The FTC and its law enforcement partners announced actions against several income scams that conned people out of hundreds of millions of dollars by falsely telling them they could make a lot of money. One of those scams was 8 Figure Dream Lifestyle, which touted a “proven business model” and told people they could make thousands of dollars in a couple of weeks if they paid to join the program. The FTC says those income claims were false. Customers paid between $2,395 and $22,495 to get started, and many took personal loans or racked up credit card debt to buy in. Approximately 94% of those customers lost money, with losses averaging almost $10,500 per person. That’s equal to two months of take-home pay for someone making the median household income.
FTC economist Devesh Raval matched the addresses of the 8 Figure Dream Lifestyle customers to U.S. Census Bureau data to learn how the scam impacted different communities. He found that the percentage of customers who lost money and live in zip codes that skew older (median age of 55 or above) was 43% greater than their share of the population. In other words, they were over-represented in the 8 Figure Dream Lifestyle customer database.
Raval did a similar study of several cases the FTC has brought against other income scams. The analysis showed that these income scams affected different communities at different rates. Where the average loss to scams was more than $500, more of the people affected tended to live in zip codes that skewed older. Where the average loss to scams was less than $500, more of the people affected tended to live in zip codes with a majority Black population.
Savvy scammers know that many of us want financial freedom or to be our own boss. But as FTC cases show, many of these so-called opportunities are money-losing propositions. That’s why it pays to learn how to recognize these scams. If you’re tempted by an opportunity like this, read When a Business Offer or Coaching Program is a Scam. It might save you from losing hundreds – or even thousands – of dollars. Share it in your community to help others recognize these scams. And if you see a scam like this, tell the FTC at ReportFraud.ftc.gov.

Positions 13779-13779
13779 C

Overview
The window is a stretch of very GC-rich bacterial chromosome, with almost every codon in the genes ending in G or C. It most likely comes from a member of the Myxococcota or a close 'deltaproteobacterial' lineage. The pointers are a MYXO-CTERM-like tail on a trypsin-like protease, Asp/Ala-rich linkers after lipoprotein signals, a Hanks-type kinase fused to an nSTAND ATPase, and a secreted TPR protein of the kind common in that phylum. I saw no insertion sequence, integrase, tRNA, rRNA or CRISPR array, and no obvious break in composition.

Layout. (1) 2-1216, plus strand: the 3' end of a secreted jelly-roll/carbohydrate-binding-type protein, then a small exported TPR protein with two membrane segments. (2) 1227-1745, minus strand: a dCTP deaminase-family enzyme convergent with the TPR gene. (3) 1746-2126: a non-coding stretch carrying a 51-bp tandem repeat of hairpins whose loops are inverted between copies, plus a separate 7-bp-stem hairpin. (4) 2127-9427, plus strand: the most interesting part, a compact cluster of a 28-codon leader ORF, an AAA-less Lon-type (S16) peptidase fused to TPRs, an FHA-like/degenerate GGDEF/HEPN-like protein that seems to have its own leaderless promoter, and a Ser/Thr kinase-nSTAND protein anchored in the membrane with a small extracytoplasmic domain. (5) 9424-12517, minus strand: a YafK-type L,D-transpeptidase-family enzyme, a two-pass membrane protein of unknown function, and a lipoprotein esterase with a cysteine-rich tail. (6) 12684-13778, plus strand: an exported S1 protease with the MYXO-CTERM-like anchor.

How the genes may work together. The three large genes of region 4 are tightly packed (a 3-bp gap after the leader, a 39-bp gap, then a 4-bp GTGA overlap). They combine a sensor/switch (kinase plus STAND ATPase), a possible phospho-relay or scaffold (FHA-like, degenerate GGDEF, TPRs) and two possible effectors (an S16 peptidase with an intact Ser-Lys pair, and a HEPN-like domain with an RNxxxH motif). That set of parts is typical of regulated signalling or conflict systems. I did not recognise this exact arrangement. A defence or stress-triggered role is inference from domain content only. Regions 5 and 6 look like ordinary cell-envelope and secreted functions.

“Hello? It’s me — Frosty. Look it’s a long story but without my top hat, I’m melting. Please, I need your help — send money now or I’ll be nothing but a puddle!”
OK, so that’s a silly example and real imposters aren’t funny. But, on the 8th day of Consumer Protection, it’s definitely worth remembering that scammers can be really convincing. And they don’t take a break, even at this time of year. It’s surprisingly easy for a scammer to impersonate someone to snow you. Networking sites make it easier than ever to sleuth out personal and family information. And they play on your emotions. Scammers are banking on your love and concern to outweigh your skepticism.
You might get a call or message supposedly from an out-of-town family member or friend claiming to be in an accident, arrested, or hospitalized. To make their story seem legitimate, they may involve another crook who claims to be an authority figure, like a lawyer or police officer.
What do you do if you get a message like this?
Stop – and check it out. Resist the urge to act immediately, no matter how dramatic the story is.
Call a phone number for your family member or friend that you know to be genuine. Or reach out to another family member or friend to check out whether what the message claims is true.
Don’t wire money — or send a check, money order, or gift card by overnight delivery or courier.
Hunter Biden introduced his father, then-Vice President Joe Biden, to a top executive at a Ukrainian energy firm less than a year before the elder Biden pressured government officials in Ukraine into firing a prosecutor who was investigating the company, according to emails obtained by The Post.
The never-before-revealed meeting is mentioned in a message of appreciation that Vadym Pozharskyi, an adviser to the board of Burisma, allegedly sent Hunter Biden on April 17, 2015, about a year after Hunter joined the Burisma board at a reported salary of up to $50,000 a month.
“Dear Hunter, thank you for inviting me to DC and giving an opportunity to meet your father and spent [sic] some time together. It’s realty [sic] an honor and pleasure,” the email reads.
An earlier email from May 2014 also shows Pozharskyi, reportedly Burisma’s No. 3 exec, asking Hunter for “advice on how you could use your influence” on the company’s behalf.
The computer was dropped off at a repair shop in Biden’s home state of Delaware in April 2019, according to the store’s owner.